Humans have long been trespassers on natural land, it’s a phenomenon that’s far from new. Traveling across the world to find a patch of land you could call your own is a practice dating back centuries to the earliest days of colonialism. In the case of the United States, the land served as the main tool and the functional companion in the creation of what we now refer to as “the American way”. Long after we started traveling inland from rural farmlands and into the urban metropolis, the American lifestyle still finds itself heavily influenced by our relationship to the land and how we exist within it. In the post-war period, America became a land fascinated and heavily influenced by travel once again; traveling far and wide by bus, car or plane to see the natural landscape allowed for a collective sense of security and provided new methods of physical and cultural exploration. An act that became so commonplace in domestic vernacular, the status of bodies in transit has faced many setbacks over the past two decades. What was once a seen as a glamorous attribute to one’s lifestyle is now seen as a burden with the hyper militarization and increased surveillance of “public space” in airports, bus depots and train stations- among many others. Items that were once deemed necessary for travel (large trunks, beauty cases, etc.) have lost their primary function and have become little more than products of antiquity and novel. Within the confines of travel ports, even on the open road, we are no longer considered the masters of our own destiny. Our bodies, our property and our ideas have become heavily policed and America is no longer a land of free travel and our destiny is no longer “manifest”.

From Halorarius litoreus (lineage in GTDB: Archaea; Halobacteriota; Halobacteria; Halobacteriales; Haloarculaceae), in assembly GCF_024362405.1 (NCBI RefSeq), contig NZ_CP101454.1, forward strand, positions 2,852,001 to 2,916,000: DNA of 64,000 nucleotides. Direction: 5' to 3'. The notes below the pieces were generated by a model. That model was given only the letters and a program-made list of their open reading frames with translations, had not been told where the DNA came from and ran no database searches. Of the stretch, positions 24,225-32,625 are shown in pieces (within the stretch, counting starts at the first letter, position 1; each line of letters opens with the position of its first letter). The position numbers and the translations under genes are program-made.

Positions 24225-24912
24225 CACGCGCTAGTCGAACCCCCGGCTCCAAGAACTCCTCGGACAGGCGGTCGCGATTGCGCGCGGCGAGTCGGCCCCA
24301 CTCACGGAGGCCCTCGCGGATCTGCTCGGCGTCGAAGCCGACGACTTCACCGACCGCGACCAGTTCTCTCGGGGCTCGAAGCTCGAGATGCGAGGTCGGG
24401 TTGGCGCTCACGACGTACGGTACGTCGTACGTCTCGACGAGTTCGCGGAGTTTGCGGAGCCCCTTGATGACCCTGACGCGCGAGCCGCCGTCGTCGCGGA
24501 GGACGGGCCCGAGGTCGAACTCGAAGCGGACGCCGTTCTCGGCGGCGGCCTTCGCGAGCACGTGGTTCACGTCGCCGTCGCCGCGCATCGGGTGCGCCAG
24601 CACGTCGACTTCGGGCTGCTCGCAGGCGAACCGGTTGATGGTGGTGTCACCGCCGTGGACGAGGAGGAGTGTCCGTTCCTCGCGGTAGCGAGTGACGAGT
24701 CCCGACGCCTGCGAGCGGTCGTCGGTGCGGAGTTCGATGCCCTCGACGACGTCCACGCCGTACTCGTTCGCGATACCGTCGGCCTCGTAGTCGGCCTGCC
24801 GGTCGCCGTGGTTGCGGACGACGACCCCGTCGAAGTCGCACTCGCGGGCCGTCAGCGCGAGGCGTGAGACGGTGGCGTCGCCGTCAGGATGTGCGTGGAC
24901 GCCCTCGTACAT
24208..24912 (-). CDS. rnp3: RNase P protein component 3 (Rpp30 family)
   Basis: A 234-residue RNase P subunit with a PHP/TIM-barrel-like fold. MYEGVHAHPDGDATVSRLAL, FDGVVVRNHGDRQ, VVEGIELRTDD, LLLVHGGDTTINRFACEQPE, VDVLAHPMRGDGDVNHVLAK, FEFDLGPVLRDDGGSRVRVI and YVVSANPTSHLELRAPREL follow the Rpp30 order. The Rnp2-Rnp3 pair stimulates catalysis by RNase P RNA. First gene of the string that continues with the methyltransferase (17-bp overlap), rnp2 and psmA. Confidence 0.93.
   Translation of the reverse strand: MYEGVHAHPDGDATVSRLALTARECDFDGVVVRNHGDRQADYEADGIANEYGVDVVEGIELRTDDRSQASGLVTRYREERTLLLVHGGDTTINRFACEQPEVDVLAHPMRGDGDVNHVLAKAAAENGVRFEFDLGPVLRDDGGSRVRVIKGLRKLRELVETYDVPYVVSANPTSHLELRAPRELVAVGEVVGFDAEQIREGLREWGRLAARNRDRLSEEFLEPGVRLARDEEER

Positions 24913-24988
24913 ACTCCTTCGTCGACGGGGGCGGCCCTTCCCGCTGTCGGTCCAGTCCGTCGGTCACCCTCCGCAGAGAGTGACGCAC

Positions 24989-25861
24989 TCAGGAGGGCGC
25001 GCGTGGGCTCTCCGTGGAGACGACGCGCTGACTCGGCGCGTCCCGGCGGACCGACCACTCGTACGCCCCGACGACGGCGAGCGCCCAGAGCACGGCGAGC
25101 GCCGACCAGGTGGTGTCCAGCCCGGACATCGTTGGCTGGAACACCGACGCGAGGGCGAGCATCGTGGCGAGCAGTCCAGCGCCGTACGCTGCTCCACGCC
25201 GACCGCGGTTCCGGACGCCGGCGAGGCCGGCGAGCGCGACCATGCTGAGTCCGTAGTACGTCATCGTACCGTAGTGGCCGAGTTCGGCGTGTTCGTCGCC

TRESPASS seeks to explore the lost relationship between Americans and the process of traveling, as it once was. By questioning our current modes of practice to our functional past we can begin to see the cracks in the façade of public space and how we have truly become trespassers and the destructors of our land, or land that we have long perceived as our own. TRESPASS will establish an alternative safe space for two American artists, Kathleen Vance and Zachary Fabri, to question the temporality and shifting atmospheres of “the public” landscape from both urban and rural perspectives. Combining video, sound and a sculptural installation, the space created at EXPO Chicago will allow viewers an intimate experience with the works and provide a place of reflection; where one is able to confront themselves as a tool of disruption in natural landscapes or the backdrop of a concrete jungle.
Dealing with overarching themes of race, religion, class and the re-appropriation of pop culture the work of Zachary Fabri often deconstructs and unpacks the way in which certain bodies exist within the confines of a city. Quite often his base idea dictates the form in which the project will take. Fabri appropriates popular tropes and recognizable systems, constructing his own conceptual foundation for framing his work, usually working outside the guidelines of traditional modes of practice. Similarly, many images and actions are dislocated and re-contextualized for greater critical impact. Context becomes a crucial factor – whether it is a specific country or a physical space – the work is contingent upon this factor. Many themes arise from the streets of Harlem,New York where Fabri lives and works, his ideas are collected from his everyday experiences and activities. The work occasionally results in semi-autobiographical themes, but also seeks to create a broader conversation about the presence of what it means to be a man of color within urban spaces.
Kathleen Vance is an environmental artist known predominantly for her Traveling Landscape, series of miniaturized landscapes in travel-worn suitcases. Presented in partially opened beauty cases and vintage travel trunks, her works depict handcrafted, imagined scenes of nature often with running streams, rivers and tributaries. The installation Traveling Landscape explores the relationship of man to nature, as well as manufactured nature and the urban environment. Vance utilizes both live and artificial materials in her work, as she often constructs site specific projects keeping the concept in mind within certain context. Her work allows viewers to question their preconceived notions and relationship to the natural world and allows them to reconsider issues of ownership to the ‘authenticity’ of landscapes.